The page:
Qualcomm Stock Upgraded: What You Need to Know

Every day, Wall Street analysts upgrade some stocks, downgrade others, and “initiate coverage” on a few more. But do these analysts even know what they’re talking about? Today, we’re taking one high-profile Wall Street pick and putting it under the microscope…

Qualcomm (NASDAQ: QCOM) has had an up-and-down year. One of the biggest names in semiconductor chips globally, Qualcomm shares are up 27% over the past 52 weeks — but at one point, Qualcomm stock was actually down 28% from its highs of January. Now the question is, will Qualcomm relapse, or is this rally sustainable?

One analyst thinks it is. This morning, Rosenblatt Securities announced it’s upgrading shares of Qualcomm to buy and assigning a $70 price target. As StreetInsider.com (subscription required) explains, the analyst believes that Qualcomm will benefit as 5G wireless technologies roll out across the globe.

Here’s what you need to know.

Semiconductor chip on blue background

Semiconductor chip on blue background

Semiconductor chip on blue background

Image source: Getty Images.

What went wrong with Qualcomm

Is that likely? Before deciding if Rosenblatt is correct about Qualcomm being worth $70, it’s worth taking a look first at what has already gone wrong with the company. Let’s start with the business model.

As my fellow Fool.com contributor Leo Sun has written, Qualcomm gets most of its revenue from selling Snapdragon systems on chips to cellphone manufacturers to incorporate into their phones. But Qualcomm gets most of its profit from licensing its cell technology to manufacturers — taking as much as a 3% to 5% cut of the purchase price of phones that use its technology.

Qualcomm’s rivals and regulators object to this business practice, however, and think it has gotten too greedy. In recent quarters, regulators have begun levying billion-dollar fines against the company to punish it for how it’s been calculating licensing fees. Tallying up these fines and deducting them from its earnings cost Qualcomm nearly $2 billion over the past 12 months, according to S&P Global Market Intelligence figures. On top of that, in Q1 2018, Qualcomm got hit with a $6 billion tax charge related to tax reform, pushing the company $6 billion into the red for the period. GAAP losses are now $4.2 billion for the past 12 months, and Qualcomm now looks on course to book its first full-year net loss since the dot-com burst back in 2001.

Always darkest before the dawn

None of that sounds particularly propitious for Qualcomm. And yet, Rosenblatt believes things will soon start looking up for the company.

In today’s note, the analyst argues that “Qualcomm will benefit from growth in the 5G smartphone market over the next few years,” inasmuch as its “5G RF module is better positioned” than its previous 4G module, while its rival MediaTek is “losing traction” in smartphone chipsets.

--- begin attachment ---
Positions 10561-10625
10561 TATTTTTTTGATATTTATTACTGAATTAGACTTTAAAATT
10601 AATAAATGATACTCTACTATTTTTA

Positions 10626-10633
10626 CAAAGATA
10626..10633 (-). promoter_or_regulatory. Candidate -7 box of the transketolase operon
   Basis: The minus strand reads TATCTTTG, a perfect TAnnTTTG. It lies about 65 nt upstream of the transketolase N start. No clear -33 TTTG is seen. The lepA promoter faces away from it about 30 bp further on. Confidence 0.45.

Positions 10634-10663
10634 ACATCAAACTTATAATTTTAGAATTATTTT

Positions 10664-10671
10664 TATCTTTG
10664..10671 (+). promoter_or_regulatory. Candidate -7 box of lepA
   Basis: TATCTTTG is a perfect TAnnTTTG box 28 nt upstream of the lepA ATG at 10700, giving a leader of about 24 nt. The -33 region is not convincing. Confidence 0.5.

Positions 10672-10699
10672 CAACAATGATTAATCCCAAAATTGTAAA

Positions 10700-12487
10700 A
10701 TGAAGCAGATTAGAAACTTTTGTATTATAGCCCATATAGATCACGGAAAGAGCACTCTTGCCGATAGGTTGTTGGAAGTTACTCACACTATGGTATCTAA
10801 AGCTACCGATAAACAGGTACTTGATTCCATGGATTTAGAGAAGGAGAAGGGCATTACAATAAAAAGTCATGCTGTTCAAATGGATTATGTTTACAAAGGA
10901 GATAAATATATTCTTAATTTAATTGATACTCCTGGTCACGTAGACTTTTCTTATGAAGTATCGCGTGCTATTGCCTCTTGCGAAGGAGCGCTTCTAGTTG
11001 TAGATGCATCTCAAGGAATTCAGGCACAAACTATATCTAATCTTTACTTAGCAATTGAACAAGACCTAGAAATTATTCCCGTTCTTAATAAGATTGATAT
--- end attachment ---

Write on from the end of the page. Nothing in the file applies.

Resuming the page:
The analyst also sees revenue possibilities in the increasing adoption of fingerprint sensors to unlock smartphones (the analyst predicts a “ramp” in production in 2019), and even a chance that Apple will choose to put Qualcomm’s 5G modem in its new phones instead of using a modem from Intel.

As for Qualcomm’s failed attempt to purchase NXP Semiconductors, Rosenblatt argues that that disappointment is already “priced into the stock.” That theory, by the way, seemed confirmed when Qualcomm finally called off the merger due to Chinese regulators’ repeated delays in approving it — and Qualcomm stock went up, not down, on the news.

An unobvious bargain

Speaking of Qualcomm’s stock price, I have to say that when I look at it today, I get the distinct impression this stock isn’t quite as unprofitable as it appears.

As I mentioned up above, Qualcomm currently has no P/E ratio and $4.2 billion in trailing GAAP losses. Analysts polled by S&P Global further expect the company will lose money this year — about $3.7 billion.

And yet, these same analysts predict Qualcomm will bounce back to earn a $4.7 billion net profit in 2019 (roughly twice what it earned in 2017, before Q1’s several charges to earnings). This likely profit, even in the face of regulators apparently trying to force the company to modify its business model, is encouraging. In this regard, it’s worth noting that as the regulatory situation gets more clear, analyst earnings estimates are going up, not down. According to Yahoo! Finance, analyst estimates for this year’s earnings have climbed 11% in the past 90 days, and their expectations for 2019 earnings have increased 18%!

Meanwhile, despite its several charges to earnings, Qualcomm’s cash flow statement shows the company has already generated positive free cash flow of $5.6 billion over the past 12 months.

With Qualcomm sporting a $97 billion market capitalization and holding $13.5 billion in net cash on its balance sheet, I ballpark the company’s enterprise value at just $83.5 billion — or less than 15 times free cash flow. Analysts see the stock growing earnings at 12.5% over the next five years, and when you factor in its 3.8% dividend yield, that works out to a total return of about 16.3%.

To me, a 16.3% return is more than enough to justify paying less than 15 times FCF for Qualcomm stock — and Rosenblatt is right to recommend it.

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Rich Smith has no position in any of the stocks mentioned. The Motley Fool owns shares of and recommends AAPL. The Motley Fool owns shares of Qualcomm and has the following options: long January 2020 $150 calls on AAPL and short January 2020 $155 calls on AAPL. The Motley Fool has a disclosure policy.

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